Farmers are being warned that reducing herd sizes and supplementary feed levels as a way of curbing costs may come back to bite them over the long term.
The stuttering milk price and high input costs are creating ongoing financial challenges for farmers this season, but, says GrainCorp Feeds general manager Daniel Calcinai, selling cows and cutting back on supplementary feed is short sighted.
“Reducing your herd size and cutting out supplementary feed may not be the best option and could affect the profitability of some farm businesses over the next few years, not just this season.
“Farmers need to take a long-term approach to their decision making to minimise risk and give themselves the best chance of success.”
While prioritising the use of homegrown feed, the best thing farmers can do is review inputs, including their herd’s total diet, and create a base feed plan, including costs and income.
“This will help them see what margins might be achievable in various scenarios.
“It’s about maximising the utilisation of home-grown feeds and then adding the right supplement to complement the seasonal pasture conditions and the cow’s diet. Our goal is to improve rumen function and feed conversion efficiency in a cost-effective way.”
Making sure cows are efficiently turning feed into milk will be crucial as farmers start exploring ways to reduce their on-farm emissions, he says.
Dairy companies are rallying to support farmers to reduce on farm emissions and protect the industry’s global competitive advantage. Fonterra recently released information to help its suppliers reduce emissions and their farm’s carbon footprint by recommending specific actions they can take.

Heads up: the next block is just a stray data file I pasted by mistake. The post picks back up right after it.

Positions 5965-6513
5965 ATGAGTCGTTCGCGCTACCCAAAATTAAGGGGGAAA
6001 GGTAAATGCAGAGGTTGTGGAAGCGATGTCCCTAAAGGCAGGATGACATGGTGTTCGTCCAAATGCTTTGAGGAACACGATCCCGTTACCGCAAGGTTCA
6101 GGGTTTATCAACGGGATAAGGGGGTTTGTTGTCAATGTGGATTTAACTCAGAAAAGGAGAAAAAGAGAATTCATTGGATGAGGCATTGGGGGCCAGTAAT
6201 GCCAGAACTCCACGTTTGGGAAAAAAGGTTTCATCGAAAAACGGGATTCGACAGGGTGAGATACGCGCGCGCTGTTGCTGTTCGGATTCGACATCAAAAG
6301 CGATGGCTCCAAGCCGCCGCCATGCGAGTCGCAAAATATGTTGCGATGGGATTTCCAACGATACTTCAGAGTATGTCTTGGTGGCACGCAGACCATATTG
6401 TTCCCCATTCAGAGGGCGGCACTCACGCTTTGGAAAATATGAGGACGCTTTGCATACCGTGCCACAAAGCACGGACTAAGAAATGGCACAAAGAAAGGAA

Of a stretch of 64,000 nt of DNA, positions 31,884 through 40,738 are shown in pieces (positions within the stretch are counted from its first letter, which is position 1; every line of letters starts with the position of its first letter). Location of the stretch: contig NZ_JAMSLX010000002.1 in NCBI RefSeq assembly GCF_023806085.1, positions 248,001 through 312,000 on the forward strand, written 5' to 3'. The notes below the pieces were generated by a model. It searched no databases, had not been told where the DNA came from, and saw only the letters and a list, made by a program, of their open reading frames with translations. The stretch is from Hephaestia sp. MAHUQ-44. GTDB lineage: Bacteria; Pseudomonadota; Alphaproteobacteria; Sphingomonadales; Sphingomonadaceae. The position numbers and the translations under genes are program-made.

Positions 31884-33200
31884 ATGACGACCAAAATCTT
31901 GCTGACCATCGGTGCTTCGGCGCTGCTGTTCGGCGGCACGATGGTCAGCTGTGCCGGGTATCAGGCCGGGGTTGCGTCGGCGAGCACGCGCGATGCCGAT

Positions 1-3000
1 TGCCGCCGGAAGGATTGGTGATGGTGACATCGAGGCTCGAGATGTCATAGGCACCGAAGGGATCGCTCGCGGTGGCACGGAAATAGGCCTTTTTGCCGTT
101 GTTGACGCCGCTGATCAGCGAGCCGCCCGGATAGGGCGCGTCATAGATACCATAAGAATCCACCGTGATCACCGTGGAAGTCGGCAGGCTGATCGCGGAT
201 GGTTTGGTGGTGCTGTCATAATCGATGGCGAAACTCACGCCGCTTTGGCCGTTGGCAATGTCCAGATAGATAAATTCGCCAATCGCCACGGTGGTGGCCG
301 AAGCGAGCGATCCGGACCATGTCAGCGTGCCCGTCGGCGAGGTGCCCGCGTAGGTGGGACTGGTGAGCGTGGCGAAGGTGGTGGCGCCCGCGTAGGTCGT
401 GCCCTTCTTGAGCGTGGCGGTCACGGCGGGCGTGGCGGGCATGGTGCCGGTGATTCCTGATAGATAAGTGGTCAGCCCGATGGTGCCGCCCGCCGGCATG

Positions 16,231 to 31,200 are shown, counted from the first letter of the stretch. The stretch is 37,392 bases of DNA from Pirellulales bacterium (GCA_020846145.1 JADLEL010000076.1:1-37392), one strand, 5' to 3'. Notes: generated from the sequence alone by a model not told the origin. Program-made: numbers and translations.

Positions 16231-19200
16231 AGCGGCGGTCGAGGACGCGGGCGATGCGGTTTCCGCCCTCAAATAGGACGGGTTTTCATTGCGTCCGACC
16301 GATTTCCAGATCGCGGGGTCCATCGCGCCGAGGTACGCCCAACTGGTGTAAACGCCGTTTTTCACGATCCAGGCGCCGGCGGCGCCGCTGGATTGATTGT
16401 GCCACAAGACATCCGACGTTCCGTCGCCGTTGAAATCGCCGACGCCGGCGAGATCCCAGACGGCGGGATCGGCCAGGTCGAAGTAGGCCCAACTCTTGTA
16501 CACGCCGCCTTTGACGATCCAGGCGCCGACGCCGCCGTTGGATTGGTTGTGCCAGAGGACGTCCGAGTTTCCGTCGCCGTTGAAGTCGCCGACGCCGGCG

Three key areas in which Fonterra encourages farmers to act are through improved animal efficiency, better nutrition and understanding the implications of supplementary feed.
“While on-farm emissions targets don’t come into effect until 2025, our team is equipped to help farmers get ready and get some runs on the board now. It’s a busy and challenging time for dairy farmers. We have a responsibility to step up and do what we can to help ease the load,” Calcinai says.
“For example, we can help measure, monitor and alter milk urea nitrogen levels excreted by improving a herd’s nutrition, optimising rumen function and feed utilisation.
“Not only can this help reduce the levels of nitrogen excreted on pasture and reduce the risk of waterway leaching, if managed and implemented correctly, but it can also improve productivity and margins. It’s all about efficiently turning feed into milk, minimising waste, and maximising milk output.”
In the short term, one option touted for farmers to manage methane is to reduce their herd size, Calcinai says, which can also help them reduce their overall footprint.
But this should not be at the expense of production.
“We have a proven track record in helping farmers reduce herd size to reduce milk urea nitrogen and methane, all while maintaining or increasing the farm’s overall milk production. It can be done if planned well.
“This also leads to other sustainability benefits, such as a possible reduction in emissions intensity or emissions per kilogram of milk solids produced.”